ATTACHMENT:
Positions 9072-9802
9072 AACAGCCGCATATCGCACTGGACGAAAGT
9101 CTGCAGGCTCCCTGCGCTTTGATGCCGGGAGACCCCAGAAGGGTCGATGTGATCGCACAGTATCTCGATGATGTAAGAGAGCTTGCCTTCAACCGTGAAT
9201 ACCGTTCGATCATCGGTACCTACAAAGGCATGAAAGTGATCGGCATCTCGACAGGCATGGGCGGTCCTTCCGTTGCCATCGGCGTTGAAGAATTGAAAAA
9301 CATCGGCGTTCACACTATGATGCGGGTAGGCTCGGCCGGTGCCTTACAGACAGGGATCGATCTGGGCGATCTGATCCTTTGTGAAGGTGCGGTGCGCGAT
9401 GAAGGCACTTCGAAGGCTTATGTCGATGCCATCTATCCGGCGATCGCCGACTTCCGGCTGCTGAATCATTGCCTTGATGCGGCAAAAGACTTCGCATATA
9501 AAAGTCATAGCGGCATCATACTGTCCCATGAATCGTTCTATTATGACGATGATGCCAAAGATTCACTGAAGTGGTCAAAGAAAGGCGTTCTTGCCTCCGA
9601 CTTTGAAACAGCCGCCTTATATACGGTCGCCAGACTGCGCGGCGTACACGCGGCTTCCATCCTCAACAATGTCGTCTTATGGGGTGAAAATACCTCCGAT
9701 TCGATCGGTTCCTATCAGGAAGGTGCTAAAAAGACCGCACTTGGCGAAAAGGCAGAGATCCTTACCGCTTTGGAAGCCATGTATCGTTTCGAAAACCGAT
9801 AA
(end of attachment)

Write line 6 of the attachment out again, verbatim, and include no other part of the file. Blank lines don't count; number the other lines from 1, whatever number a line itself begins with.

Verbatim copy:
9401 GAAGGCACTTCGAAGGCTTATGTCGATGCCATCTATCCGGCGATCGCCGACTTCCGGCTGCTGAATCATTGCCTTGATGCGGCAAAAGACTTCGCATATA